The second faction, called "mid-roaders," suspected (with good reason) that Democratic leaders wanted to destroy the third-party threat; fusion, they argued, would play into this plot. These Populists advocated staying "in the middle of the road," between the two larger parties, and not merging with either. In practice, these Populists were not "in the middle," but more sweeping in their political goals than either of the major parties, while fusionists were more willing to compromise in hopes of winning powerful Democratic allies. Mid-roaders like Tom Watson warned that "fusion means the Populist party will play Jonah, and they will play the whale."
Inside the People's Party, mid-roaders sought to schedule the national convention before those of the Republicans and Democrats. They lost this fight, and fusionists selected a date after the major-party meetings, hoping that silver Democrats would win a dramatic victory in the Chicago convention. When this happened--with the nomination of William Jennings Bryan on a free-silver platform--mid-roaders found themselves in a difficult spot.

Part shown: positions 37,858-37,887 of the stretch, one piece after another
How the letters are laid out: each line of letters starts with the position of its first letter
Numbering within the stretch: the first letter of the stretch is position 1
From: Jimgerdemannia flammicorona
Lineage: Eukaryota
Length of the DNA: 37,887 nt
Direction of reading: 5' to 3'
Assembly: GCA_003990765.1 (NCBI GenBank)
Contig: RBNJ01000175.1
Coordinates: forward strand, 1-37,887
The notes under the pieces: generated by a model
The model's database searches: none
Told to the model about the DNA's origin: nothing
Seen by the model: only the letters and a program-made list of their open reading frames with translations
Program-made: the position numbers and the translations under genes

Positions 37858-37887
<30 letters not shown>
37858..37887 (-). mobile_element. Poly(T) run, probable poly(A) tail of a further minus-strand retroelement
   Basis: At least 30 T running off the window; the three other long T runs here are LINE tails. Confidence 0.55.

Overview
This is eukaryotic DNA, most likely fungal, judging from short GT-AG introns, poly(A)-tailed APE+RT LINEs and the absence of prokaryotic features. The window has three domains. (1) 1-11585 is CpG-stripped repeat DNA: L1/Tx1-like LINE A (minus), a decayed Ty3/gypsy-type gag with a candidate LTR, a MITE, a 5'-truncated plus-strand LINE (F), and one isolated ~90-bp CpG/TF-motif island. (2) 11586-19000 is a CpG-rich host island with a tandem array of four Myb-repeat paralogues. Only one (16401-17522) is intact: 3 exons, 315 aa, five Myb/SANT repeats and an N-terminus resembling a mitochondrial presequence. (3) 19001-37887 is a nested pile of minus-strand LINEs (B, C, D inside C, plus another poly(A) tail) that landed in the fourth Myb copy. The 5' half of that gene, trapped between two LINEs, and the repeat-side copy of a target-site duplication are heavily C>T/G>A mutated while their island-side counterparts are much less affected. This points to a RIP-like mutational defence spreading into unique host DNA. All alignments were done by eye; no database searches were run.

The Populist Convention in St. Louis
July 24-26, 1896
By the start of the convention, relations between mid-roaders and fusionists were tense; the latter were clearly in communication with Bryan's manager, James K. Jones of Arkansas. One of the most popular and eloquent mid-roaders, Tom Watson of Georgia, stayed home--either because he sensed disaster, or more likely because hoped mid-roaders would win control of the convention and nominate him for president. According to tradition (which McKinley followed and Bryan did not), presidential hopefuls did not appear at the party's convention, but waited modestly at home for news of their nomination.
The convention was a disaster for mid-roaders, as the convention endorsed the Democratic presidential nominee, making William Jennings Bryan the candidate of both the Democratic and Populist parties. When mid-roaders tried to stage a counter-rally, the lights in their meeting hall mysteriously went out--though they were burning brightly fifteen minutes after the group gave and went home.